Q:  What is one technology that you can access now that makes a positive impact now that you didn’t have before that you didn’t have when you started breeding?

MH: I would imagine ultrasounds would be one. I personally haven’t used them much. For me, having a vet that is actually qualified to perform a caesarian section. Back in the old days, the anesthesias were so bad that you had a big chance of losing your bitch during the sections because of that. I think that has gotten a lot better. Now that depends on your vet too and how they’ve been taught.

Q:  What are the lesser-known issues you feel we are facing as a breed?

MH: I would say seizures might be another health issue from what we previously touched on. I don’t know if everyone might consider bites a health issue per se but that’s always a concern.

Q:  What makes a show dog to you? What makes the difference from a breeding quality dog?

MH: A little better movement and a little sharper head. I don’t feel like there’s much difference between the two, generally, there will be something that will stand out. Some of them can be so darned stubborn to train! That may be the big difference in a lot of them! I look for the same temperament in both.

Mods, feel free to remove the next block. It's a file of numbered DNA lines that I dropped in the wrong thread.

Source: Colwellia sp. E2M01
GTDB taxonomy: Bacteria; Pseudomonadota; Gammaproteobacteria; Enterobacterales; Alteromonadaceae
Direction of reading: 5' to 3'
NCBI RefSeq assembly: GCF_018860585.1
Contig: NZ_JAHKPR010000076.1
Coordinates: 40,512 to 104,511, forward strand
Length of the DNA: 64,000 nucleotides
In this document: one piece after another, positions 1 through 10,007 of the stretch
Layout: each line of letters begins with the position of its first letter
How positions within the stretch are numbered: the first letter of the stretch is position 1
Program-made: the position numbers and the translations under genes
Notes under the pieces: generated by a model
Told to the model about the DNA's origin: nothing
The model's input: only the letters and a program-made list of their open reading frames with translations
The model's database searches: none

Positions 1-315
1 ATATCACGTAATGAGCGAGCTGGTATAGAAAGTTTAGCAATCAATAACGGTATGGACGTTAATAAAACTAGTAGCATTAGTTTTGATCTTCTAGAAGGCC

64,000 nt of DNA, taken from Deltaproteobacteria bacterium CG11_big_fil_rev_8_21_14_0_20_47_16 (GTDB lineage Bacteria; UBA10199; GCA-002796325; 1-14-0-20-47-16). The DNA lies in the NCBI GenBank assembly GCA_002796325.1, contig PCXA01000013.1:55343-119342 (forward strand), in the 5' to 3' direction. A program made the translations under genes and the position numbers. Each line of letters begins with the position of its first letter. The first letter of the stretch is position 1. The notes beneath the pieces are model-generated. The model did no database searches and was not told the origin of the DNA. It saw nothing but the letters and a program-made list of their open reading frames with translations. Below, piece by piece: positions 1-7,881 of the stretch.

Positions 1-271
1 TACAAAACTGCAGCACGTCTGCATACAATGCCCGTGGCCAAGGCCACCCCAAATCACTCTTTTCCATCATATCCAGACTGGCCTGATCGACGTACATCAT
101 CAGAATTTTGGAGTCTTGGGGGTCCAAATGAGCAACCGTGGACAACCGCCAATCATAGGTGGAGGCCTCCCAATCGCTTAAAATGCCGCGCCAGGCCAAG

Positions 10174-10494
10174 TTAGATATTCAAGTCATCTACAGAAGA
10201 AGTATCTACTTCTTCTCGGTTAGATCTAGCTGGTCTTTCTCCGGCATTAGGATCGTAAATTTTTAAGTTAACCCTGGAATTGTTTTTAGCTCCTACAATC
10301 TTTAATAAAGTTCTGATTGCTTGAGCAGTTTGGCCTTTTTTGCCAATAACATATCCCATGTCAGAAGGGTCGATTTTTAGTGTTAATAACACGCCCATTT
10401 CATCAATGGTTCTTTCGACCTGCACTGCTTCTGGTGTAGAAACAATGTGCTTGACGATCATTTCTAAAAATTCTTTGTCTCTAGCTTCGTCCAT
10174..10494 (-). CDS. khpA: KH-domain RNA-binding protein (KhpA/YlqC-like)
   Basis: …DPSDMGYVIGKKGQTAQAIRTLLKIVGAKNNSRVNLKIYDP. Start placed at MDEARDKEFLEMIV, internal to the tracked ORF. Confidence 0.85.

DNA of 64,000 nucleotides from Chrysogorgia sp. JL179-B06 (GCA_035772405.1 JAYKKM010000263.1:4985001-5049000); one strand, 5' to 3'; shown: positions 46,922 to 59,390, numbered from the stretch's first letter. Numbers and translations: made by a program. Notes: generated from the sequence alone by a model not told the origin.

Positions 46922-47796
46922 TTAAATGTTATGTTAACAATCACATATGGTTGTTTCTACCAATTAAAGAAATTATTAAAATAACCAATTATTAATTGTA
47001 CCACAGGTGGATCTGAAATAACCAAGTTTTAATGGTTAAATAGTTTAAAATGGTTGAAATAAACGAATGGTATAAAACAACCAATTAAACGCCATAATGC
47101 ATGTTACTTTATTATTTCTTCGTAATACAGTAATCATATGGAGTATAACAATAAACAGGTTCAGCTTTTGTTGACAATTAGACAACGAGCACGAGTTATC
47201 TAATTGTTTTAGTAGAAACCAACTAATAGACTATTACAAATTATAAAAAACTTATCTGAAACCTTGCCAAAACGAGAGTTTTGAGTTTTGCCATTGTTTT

Q:  What about dog show culture has changed drastically since you started exhibiting?

MH: People don’t pay much attention to other people’s dogs. They don’t stick around and watch. You may ask them what they think about so-and-so’s dogs or what they think about that one black and white dog they don’t even know that there was a black and white dog in the ring even when they’ve been right beside them.

Q:  What is the most important piece of advice you can think of in general for newcomers for the breed be it someone wanting to exhibit in conformation, agility, other performance, or even just owning a pet?